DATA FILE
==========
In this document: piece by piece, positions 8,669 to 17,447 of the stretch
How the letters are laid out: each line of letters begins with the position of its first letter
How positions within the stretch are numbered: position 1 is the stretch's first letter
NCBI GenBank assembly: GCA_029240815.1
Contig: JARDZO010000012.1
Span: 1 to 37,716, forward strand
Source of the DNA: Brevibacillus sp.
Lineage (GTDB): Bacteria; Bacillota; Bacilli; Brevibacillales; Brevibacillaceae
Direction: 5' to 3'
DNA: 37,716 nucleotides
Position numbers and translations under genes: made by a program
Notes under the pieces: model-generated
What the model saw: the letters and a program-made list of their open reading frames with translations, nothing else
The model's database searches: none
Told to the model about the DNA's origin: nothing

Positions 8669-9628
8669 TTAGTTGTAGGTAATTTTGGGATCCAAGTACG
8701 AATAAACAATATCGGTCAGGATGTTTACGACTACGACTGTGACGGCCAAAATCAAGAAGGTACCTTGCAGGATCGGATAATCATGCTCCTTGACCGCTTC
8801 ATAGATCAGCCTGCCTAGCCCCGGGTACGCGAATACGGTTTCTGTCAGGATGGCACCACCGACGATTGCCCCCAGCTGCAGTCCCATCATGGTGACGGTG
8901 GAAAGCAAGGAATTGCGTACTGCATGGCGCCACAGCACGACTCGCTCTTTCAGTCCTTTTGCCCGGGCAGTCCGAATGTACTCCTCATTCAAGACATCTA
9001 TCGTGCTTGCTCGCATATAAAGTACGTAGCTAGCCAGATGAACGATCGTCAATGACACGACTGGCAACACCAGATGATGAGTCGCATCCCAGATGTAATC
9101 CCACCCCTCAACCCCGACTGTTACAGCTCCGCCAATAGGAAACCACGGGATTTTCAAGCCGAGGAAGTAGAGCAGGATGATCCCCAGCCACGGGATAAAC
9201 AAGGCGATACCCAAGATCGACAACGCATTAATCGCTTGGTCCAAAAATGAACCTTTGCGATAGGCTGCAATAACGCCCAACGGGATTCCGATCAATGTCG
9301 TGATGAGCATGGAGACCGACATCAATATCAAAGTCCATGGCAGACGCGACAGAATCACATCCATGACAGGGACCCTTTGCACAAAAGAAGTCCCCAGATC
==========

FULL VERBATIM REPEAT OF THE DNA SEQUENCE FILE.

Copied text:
In this document: piece by piece, positions 8,669 to 17,447 of the stretch
How the letters are laid out: each line of letters begins with the position of its first letter
How positions within the stretch are numbered: position 1 is the stretch's first letter
NCBI GenBank assembly: GCA_029240815.1
Contig: JARDZO010000012.1
Span: 1 to 37,716, forward strand
Source of the DNA: Brevibacillus sp.
Lineage (GTDB): Bacteria; Bacillota; Bacilli; Brevibacillales; Brevibacillaceae
Direction: 5' to 3'
DNA: 37,716 nucleotides
Position numbers and translations under genes: made by a program
Notes under the pieces: model-generated
What the model saw: the letters and a program-made list of their open reading frames with translations, nothing else
The model's database searches: none
Told to the model about the DNA's origin: nothing

Positions 8669-9628
8669 TTAGTTGTAGGTAATTTTGGGATCCAAGTACG
8701 AATAAACAATATCGGTCAGGATGTTTACGACTACGACTGTGACGGCCAAAATCAAGAAGGTACCTTGCAGGATCGGATAATCATGCTCCTTGACCGCTTC
8801 ATAGATCAGCCTGCCTAGCCCCGGGTACGCGAATACGGTTTCTGTCAGGATGGCACCACCGACGATTGCCCCCAGCTGCAGTCCCATCATGGTGACGGTG
8901 GAAAGCAAGGAATTGCGTACTGCATGGCGCCACAGCACGACTCGCTCTTTCAGTCCTTTTGCCCGGGCAGTCCGAATGTACTCCTCATTCAAGACATCTA
9001 TCGTGCTTGCTCGCATATAAAGTACGTAGCTAGCCAGATGAACGATCGTCAATGACACGACTGGCAACACCAGATGATGAGTCGCATCCCAGATGTAATC
9101 CCACCCCTCAACCCCGACTGTTACAGCTCCGCCAATAGGAAACCACGGGATTTTCAAGCCGAGGAAGTAGAGCAGGATGATCCCCAGCCACGGGATAAAC
9201 AAGGCGATACCCAAGATCGACAACGCATTAATCGCTTGGTCCAAAAATGAACCTTTGCGATAGGCTGCAATAACGCCCAACGGGATTCCGATCAATGTCG
9301 TGATGAGCATGGAGACCGACATCAATATCAAAGTCCATGGCAGACGCGACAGAATCACATCCATGACAGGGACCCTTTGCACAAAAGAAGTCCCCAGATC